NOMINATED member of the TT Cricket Board (TTCB) Zaheer Ali is urging the executive to immediately hold elections.
In a statement, Ali also called on the Minister of Sport to hold discussions with sporting organisations to pilot a policy paper for effective alternative dispute resolution methods.
Ali was offering suggestions to treat with disputes in light of Monday’s ruling by the high court in the lawsuit between the National League representatives and the TTCB over the voting provisions of the cricketing body’s constitution.
Justice Jacqueline Wilson, in her ruling, said the voting provisions of the TTCB's constitution was not unfair.
Ali said Wilson’s ruling assisted in projecting a deeper understanding of the TTCB’s legal framework and interpretation of its role and functions for the benefit of everyone involved in the administration of cricket locally.
“I urge the TTCB Executive to take immediate actions to convene the TTCB election...in keeping with the TTCB constitution and to promote good administration. I also encourage all parties to exercise mature thinking and place the interest of the TT Cricket Board before any individual or group in moving forward,” Ali urged.
Wilson, in a written decision, dismissed the league’s claim, saying their dissatisfaction with TTCB’s electoral process did not justify her intervention.
“The court must not allow itself to become an umpire to resolve a controversy in which TTCB and its members may be embroiled,” she said.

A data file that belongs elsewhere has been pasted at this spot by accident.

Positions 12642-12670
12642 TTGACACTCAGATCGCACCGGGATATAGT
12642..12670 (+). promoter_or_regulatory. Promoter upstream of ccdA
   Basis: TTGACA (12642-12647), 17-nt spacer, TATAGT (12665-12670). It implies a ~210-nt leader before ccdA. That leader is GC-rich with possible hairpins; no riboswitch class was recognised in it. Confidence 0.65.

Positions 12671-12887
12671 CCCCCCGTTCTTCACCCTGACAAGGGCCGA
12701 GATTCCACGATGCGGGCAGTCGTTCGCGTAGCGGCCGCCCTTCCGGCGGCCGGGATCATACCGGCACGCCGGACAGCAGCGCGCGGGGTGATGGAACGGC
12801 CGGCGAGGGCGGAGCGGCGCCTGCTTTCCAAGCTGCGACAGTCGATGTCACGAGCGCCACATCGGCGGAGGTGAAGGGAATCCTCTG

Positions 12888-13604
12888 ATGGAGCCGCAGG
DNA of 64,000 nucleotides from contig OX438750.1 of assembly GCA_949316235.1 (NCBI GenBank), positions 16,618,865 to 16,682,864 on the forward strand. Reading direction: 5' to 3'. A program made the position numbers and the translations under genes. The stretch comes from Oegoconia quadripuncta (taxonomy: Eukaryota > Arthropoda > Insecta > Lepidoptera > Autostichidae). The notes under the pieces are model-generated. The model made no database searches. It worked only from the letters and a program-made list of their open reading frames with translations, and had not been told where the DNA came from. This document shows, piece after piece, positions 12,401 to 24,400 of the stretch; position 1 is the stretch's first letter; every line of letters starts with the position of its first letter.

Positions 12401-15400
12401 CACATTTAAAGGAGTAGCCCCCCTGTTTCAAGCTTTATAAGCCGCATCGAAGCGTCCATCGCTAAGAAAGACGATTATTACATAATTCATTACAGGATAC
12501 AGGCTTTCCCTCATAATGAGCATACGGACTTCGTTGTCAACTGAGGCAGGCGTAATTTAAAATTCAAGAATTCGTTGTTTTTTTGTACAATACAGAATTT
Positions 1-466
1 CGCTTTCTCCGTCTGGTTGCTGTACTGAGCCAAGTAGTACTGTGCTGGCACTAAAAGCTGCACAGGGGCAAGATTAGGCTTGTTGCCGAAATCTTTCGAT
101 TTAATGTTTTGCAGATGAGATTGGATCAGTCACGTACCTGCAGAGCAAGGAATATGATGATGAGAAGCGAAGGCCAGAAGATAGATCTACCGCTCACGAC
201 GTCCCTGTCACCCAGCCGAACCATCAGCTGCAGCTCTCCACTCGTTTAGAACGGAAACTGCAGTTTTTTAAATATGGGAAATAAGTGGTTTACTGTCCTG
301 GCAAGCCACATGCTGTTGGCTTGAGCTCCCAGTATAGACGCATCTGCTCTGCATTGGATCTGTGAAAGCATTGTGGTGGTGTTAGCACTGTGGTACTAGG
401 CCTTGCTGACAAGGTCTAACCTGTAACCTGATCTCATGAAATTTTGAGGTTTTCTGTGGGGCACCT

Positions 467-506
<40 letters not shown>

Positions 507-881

In her 15-page decision, the judge said it was for the TTCB to decide what rules it considered to be in the best interest of its members and the sport in general, adding there was nothing to suggest they were unfair or deviated from established principles of democracy or public policy.
The TTCB has not had an executive election after the October 29 election of that year was postponed.
The league had argued that the voting process, which allowed for outgoing members to have a vote, was “undemocratic, bias, and irrational.”
In particular, league representatives Dinanath Ramnarine, Daren Ganga and four of their cricketing colleagues have complained of a rule which gives the executive of the TTCB 12 outgoing votes.
Under the local cricketing body’s rules, nominated members elected by the board are allowed six votes, with the outgoing members of the board, some of whom may be facing re-election, being afforded six votes.
Wilson, however, said there was nothing to support the league’s argument that the 12 votes out of a majority of 49 were assured to the TTCB’s outgoing officers and constituted an unfair advantage that yielded an unjust result.
She said the TTCB was the authority responsible for advancing and promoting the welfare of cricket in TT, and was given a wide discretion by Parliament to manage its own procedures and amend its rules to address the changing needs of its membership and the sport in general.